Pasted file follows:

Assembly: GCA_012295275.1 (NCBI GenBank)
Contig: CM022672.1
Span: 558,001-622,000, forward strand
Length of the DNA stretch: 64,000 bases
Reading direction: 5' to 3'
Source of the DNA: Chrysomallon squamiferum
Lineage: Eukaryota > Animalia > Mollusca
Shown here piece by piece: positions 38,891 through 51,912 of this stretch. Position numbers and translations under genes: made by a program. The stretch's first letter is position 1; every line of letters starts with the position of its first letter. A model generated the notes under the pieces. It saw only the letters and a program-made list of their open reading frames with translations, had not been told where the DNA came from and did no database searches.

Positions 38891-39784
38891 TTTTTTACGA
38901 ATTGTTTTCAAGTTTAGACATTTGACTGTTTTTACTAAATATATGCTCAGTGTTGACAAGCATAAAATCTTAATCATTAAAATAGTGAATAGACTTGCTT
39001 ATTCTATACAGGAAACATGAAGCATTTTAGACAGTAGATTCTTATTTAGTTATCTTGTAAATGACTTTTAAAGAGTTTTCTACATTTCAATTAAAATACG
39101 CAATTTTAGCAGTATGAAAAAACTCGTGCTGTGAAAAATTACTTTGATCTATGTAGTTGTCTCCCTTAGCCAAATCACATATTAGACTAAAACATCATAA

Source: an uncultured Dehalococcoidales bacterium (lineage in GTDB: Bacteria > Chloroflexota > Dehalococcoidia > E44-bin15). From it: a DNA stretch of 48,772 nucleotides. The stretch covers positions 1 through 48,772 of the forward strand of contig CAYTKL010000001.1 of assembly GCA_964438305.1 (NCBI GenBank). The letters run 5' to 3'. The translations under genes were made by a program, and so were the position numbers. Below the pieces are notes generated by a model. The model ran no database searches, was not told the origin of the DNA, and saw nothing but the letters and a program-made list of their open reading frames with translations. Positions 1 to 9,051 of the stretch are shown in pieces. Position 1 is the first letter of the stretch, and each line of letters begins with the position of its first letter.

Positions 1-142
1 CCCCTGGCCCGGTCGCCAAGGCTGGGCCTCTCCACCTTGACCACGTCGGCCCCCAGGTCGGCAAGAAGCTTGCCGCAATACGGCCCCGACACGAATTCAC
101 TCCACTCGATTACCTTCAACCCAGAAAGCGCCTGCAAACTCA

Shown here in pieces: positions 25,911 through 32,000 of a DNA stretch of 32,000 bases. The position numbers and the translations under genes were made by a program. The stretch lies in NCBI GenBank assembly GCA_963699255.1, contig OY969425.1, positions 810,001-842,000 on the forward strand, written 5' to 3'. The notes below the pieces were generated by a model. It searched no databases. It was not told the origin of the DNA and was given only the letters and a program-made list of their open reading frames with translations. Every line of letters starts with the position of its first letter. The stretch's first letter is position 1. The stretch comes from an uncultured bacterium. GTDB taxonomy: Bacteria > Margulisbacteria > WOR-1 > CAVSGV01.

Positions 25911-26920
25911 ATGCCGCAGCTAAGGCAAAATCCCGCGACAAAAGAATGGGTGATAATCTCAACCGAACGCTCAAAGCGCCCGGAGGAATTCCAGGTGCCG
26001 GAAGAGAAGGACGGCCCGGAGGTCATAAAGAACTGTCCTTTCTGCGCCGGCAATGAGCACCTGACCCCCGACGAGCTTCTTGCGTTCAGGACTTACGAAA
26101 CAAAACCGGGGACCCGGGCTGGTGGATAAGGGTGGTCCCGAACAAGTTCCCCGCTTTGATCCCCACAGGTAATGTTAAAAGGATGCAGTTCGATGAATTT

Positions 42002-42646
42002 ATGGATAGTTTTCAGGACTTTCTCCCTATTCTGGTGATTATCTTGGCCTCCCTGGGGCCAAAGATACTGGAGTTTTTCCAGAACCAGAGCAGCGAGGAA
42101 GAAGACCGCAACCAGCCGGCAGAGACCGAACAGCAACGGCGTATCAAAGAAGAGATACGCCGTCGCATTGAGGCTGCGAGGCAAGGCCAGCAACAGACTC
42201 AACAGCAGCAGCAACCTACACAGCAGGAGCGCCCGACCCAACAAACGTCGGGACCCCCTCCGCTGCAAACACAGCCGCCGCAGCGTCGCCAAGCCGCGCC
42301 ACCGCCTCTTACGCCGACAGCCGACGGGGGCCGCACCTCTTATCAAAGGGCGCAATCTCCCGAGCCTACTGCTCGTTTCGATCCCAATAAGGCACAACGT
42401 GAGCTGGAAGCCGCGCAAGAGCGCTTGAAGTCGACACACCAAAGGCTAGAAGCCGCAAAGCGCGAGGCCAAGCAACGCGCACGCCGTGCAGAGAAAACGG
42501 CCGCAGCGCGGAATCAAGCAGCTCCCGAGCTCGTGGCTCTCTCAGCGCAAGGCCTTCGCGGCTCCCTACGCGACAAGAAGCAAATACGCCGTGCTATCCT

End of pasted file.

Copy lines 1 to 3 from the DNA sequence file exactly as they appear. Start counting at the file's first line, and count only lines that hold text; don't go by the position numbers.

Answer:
Assembly: GCA_012295275.1 (NCBI GenBank)
Contig: CM022672.1
Span: 558,001-622,000, forward strand